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Has the London vote strengthened the case for elected mayors?

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Join our viewpoints panel by emailing David Blackman.

“The London mayoral election demonstrated the public interest in politicians with ideas and drive. The main candidates did not play the usual safe ‘stick to the spin’ approach, but spoke directly to people’s concerns. It shows that politicians with flair will bring out the vote.”

David RobertsAssistant director care services, Bromley LBC

“Elected mayors are a good urban model for democracy, but are not a solution for a large diverse rural area like the East Riding.”

Ann WoodwardHead of performance and strategic partnerships, East Riding of Yorkshire Council

“Intense media coverage and national political issues probably had more impact on the high turnout. Directly elected mayors may work for some urban unitaries, but it would difficult to see how they could be relevant for those who live in rural and/or two-tier areas.”

Jane BurnsAssistant chief executive, Gloucestershire CC

“The London mayoral election had the feel of a celebration about it and although there are some stunning mayors out there, I doubt that most local elections would have the same media coverage or popularity.”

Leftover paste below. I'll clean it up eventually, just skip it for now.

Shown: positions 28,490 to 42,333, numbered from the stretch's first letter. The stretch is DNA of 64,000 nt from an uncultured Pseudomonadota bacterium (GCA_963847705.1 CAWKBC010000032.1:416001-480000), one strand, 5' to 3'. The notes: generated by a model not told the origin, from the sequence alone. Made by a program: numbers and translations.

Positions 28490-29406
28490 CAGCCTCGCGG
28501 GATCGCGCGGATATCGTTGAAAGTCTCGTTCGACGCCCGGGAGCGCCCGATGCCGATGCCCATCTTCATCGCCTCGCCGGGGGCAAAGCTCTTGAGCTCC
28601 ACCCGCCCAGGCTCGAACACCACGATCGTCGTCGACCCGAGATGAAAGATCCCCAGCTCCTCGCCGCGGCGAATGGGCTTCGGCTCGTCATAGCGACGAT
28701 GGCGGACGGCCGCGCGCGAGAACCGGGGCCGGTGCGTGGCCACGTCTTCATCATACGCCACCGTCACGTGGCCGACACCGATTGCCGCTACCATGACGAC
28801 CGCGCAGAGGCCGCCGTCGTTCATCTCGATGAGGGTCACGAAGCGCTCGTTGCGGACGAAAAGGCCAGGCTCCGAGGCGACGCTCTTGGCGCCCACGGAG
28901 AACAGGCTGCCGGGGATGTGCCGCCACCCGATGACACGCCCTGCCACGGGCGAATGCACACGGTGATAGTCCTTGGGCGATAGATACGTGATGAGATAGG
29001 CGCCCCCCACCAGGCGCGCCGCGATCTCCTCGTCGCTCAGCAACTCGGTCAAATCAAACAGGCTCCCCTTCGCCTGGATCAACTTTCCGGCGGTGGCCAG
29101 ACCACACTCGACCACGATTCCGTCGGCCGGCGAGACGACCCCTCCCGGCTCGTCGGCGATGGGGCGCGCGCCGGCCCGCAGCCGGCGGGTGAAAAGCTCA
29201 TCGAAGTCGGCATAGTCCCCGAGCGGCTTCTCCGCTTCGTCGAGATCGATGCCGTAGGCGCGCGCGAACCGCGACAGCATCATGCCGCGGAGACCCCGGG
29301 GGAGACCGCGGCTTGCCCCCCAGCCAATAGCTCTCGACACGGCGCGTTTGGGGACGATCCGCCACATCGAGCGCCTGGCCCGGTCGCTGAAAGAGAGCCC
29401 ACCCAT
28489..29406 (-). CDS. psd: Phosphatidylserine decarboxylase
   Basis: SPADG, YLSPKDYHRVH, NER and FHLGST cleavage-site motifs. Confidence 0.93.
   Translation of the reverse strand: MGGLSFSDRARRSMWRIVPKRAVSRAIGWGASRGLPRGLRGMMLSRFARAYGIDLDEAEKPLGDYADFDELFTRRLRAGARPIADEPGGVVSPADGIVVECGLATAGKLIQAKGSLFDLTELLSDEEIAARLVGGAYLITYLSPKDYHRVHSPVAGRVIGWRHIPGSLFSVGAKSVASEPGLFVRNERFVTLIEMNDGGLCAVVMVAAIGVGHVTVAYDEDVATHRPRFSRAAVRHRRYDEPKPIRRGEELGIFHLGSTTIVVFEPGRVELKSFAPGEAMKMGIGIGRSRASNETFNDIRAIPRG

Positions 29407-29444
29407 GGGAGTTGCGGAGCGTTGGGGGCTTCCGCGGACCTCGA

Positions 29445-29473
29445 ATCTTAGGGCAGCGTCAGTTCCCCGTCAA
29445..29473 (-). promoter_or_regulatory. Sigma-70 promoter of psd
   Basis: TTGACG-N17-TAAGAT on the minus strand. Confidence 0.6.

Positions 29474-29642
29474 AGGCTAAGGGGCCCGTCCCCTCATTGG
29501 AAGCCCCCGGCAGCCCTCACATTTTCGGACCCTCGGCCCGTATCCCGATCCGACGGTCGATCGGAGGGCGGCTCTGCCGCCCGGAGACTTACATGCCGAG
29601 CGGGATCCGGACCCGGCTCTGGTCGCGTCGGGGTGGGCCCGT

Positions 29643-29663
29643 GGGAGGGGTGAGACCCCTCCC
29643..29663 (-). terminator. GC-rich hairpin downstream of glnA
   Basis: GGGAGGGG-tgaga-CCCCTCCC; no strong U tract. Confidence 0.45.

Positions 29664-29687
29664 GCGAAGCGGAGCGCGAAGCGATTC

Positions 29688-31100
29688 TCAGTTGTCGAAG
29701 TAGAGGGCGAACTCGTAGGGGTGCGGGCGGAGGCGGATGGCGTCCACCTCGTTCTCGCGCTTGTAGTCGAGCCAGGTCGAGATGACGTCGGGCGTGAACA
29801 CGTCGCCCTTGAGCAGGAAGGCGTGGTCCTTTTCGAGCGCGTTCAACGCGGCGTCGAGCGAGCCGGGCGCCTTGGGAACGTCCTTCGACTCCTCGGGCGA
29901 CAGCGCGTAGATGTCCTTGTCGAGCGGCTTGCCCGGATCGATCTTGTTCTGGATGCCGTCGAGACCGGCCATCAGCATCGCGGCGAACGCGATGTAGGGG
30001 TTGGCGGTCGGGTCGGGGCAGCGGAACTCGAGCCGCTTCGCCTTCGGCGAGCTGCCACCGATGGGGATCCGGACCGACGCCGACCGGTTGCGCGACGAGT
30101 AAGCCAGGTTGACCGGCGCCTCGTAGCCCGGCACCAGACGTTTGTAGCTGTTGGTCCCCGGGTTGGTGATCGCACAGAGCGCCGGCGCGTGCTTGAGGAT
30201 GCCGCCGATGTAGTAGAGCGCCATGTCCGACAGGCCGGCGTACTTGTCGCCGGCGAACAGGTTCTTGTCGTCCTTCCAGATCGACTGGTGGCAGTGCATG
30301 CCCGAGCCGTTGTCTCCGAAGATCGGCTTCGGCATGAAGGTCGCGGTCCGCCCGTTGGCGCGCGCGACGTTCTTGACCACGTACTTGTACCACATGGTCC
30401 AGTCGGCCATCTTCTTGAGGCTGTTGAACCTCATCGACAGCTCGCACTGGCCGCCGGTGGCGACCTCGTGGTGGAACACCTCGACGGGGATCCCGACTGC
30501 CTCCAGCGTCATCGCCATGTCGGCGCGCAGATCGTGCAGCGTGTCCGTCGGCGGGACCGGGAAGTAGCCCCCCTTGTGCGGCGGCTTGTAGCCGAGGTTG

Terry McDougallDirector, Solace Enterprises

“Directly elected mayors are appropriate in bigger cities, but in smaller towns there is a danger of this position being taken over by special interest groups who don’t have the interests of the whole community at heart.”

Sharon Taylor (Lab)Leader, Stevenage BC

“No. London is a real exception, where the celebrity aspect has captured the imagination of the electorate. Even if you agree it’s the right approach, it is dangerous to have so much power in the hands of one individual without sufficient checks and balances.”

Christina EarlsInternational Financial Reporting Standards project manager, DWP

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